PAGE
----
1930s, 1940s and early 1950s kitchens often had a rubbery-linoleum countertop that was trimmed very “tightly” with chrome edging. It’s a very different look that the laminate associated with later 1950s kitchens. Reader Tamara recently acquired a circa-1948 catalog for the Chromedge Company, and she scanned it to share. Tamara also told me a little about her house…
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Tamara writes:.Our little house was built by my grandparents and designed by my great-grandfather, so it obviously is special to me! I still have the original plans and all the original bills and statements for building materials – so fun to explore those. [Regarding the Chromedge catalog:] The original manufacturer was B&T Metals Company out of Columbus, OH. Have seen some references to them on the ‘net but nothing productive. If you find anything like the cove trim pieces, could you let me know? I would so love to find those for my bathroom. We have lots of renovation/restoration plans for our house, but have only re-done one room as of yet. I will be looking for input from you and your readers – that is probably my favorite part of your blog (aside from the fabulous photos I can drool over). We have a lot to do, and I am hoping to tackle the bath very soon. Our house is a bit of a mix…in some ways very mid-modern, but it also has (and we have enhanced) a Frank Lloyd Wright Usonian feel to it, which lucky is a pretty seamless combo, at least in my mind. So we have a bit of Danish Mod, a bit of Wright, a little streamline late 40’s, and some Arts and Crafts as well. Somehow I hope to make all that work together! Again, love your blog/forum/site and am happy to make contributions when I can because that is what makes it such a fabulous resource, people sharing their materials and knowledge! Thanks, let me know what you think of the scans! Both sources are 1948 era. Don’t you love that green and purple movie room, or what?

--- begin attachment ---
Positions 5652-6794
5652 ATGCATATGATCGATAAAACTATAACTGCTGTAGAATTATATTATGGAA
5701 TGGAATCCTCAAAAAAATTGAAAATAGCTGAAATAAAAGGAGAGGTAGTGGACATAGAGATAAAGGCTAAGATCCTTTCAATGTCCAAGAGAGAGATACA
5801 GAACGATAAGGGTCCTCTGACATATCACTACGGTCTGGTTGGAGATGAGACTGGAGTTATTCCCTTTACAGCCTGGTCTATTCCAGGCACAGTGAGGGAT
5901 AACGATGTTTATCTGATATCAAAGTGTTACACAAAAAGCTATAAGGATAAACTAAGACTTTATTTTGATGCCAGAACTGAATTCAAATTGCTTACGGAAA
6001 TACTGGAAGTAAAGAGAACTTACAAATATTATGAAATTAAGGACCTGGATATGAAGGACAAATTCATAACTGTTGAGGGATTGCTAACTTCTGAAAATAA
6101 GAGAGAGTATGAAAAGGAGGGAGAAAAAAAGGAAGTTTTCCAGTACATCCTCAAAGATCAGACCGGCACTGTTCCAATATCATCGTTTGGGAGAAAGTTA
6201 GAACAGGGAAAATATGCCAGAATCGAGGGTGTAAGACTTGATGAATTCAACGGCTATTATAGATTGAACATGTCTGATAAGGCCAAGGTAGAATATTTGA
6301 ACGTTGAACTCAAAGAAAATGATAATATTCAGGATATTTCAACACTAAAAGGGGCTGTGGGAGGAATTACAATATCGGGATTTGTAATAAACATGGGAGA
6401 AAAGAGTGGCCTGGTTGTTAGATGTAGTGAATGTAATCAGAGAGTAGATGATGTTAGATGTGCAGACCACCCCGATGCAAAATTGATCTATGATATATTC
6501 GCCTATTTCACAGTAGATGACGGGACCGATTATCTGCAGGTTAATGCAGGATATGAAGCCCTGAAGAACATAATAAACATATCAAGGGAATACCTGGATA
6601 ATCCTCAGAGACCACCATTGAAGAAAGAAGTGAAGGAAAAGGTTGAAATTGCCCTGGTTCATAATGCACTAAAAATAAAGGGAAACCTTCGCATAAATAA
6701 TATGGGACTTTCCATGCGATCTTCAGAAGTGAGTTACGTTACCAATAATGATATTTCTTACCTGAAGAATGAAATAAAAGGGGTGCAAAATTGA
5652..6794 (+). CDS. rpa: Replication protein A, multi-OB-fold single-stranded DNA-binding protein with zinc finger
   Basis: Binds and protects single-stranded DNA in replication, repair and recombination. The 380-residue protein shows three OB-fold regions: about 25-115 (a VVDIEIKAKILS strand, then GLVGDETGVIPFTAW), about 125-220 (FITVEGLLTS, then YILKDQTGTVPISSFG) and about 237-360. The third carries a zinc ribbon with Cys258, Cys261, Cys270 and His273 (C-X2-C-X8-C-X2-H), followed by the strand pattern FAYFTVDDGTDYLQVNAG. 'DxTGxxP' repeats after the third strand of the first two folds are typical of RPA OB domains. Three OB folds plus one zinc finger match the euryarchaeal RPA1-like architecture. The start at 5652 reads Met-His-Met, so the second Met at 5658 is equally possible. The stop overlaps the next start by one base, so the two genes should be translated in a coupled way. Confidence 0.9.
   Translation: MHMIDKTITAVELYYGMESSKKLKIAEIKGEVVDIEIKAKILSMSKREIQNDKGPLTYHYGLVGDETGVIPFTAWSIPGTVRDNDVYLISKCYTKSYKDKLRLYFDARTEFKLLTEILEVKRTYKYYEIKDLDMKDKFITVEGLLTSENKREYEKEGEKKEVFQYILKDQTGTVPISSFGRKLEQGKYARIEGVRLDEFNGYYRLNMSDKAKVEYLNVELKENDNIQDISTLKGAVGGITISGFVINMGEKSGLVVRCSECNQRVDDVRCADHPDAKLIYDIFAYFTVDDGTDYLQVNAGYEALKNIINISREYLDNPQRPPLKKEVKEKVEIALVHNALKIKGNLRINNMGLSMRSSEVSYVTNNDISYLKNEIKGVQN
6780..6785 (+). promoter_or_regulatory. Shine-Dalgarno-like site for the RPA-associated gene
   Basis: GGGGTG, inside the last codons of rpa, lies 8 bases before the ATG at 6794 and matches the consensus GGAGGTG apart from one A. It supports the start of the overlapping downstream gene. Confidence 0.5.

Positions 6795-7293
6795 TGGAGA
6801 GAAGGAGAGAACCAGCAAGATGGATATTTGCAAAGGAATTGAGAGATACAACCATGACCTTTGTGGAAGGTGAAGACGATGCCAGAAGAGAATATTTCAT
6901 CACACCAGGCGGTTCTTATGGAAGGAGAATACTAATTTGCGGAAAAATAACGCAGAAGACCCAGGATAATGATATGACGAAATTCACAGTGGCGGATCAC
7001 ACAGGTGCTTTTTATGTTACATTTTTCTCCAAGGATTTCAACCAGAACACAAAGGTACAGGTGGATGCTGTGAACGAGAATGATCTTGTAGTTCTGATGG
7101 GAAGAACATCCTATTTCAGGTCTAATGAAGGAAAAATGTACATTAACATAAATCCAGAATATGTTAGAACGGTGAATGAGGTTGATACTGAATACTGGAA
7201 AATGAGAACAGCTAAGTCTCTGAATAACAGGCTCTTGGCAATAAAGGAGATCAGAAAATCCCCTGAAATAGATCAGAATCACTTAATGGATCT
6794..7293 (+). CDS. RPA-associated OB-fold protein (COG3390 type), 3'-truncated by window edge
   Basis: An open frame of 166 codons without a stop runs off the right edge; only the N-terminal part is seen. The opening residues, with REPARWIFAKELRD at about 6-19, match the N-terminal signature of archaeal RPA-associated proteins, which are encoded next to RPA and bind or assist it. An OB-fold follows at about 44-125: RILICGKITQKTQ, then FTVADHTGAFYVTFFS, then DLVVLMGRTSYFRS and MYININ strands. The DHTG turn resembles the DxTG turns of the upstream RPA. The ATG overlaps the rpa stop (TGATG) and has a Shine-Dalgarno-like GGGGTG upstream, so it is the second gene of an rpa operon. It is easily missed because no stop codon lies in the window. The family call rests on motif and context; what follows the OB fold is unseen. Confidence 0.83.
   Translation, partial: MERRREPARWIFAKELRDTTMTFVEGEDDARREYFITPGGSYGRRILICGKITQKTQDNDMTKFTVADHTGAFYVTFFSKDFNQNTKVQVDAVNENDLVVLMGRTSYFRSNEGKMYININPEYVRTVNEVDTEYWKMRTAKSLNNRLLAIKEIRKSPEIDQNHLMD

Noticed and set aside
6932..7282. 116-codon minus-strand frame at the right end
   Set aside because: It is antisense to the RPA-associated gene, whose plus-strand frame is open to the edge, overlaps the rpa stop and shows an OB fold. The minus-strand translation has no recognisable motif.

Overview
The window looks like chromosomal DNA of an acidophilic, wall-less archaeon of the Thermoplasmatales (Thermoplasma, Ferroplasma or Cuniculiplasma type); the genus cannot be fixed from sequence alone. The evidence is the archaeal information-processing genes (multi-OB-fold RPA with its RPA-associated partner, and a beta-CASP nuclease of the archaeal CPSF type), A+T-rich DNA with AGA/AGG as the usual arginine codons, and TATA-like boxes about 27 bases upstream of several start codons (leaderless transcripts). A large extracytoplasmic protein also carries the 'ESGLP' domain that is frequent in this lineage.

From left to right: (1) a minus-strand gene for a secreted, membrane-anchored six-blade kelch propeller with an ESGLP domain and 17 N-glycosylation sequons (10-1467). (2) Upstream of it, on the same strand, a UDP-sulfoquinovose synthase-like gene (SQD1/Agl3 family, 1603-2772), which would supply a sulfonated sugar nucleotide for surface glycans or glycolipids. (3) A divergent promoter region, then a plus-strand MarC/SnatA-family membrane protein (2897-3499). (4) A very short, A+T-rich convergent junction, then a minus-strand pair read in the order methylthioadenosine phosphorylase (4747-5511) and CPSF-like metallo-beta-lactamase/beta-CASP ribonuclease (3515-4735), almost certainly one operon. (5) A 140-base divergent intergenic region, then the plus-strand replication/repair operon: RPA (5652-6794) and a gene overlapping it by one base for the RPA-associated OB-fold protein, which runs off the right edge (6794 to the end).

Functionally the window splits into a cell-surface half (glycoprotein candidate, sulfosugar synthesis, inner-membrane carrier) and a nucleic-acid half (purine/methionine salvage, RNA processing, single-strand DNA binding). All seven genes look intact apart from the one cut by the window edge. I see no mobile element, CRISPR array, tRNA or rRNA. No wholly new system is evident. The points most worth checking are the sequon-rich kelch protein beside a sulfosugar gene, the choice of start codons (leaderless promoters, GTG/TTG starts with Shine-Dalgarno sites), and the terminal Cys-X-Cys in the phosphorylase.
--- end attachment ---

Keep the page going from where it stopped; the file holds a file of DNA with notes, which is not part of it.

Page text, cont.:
Yes, I love the movie room — a 1948 home theater — but alas, Tamara, I don’t know where to get trim like this… although there are sources for the kind of edging into which you can insert color strips. I need to post that source soon. Many thanks, Tamara, for sharing.
An opportune time for another reminder to readers about renovating safe: I have no idea what your old countertops may be made of, or what is in their adhesives. Consult with pro’s to test all the materials that you have in your house when you move in, so you know what you are dealing with. And, before you go scraping things — you may want to bring in the experts again, as adhesives and backings also can contain harmful materials.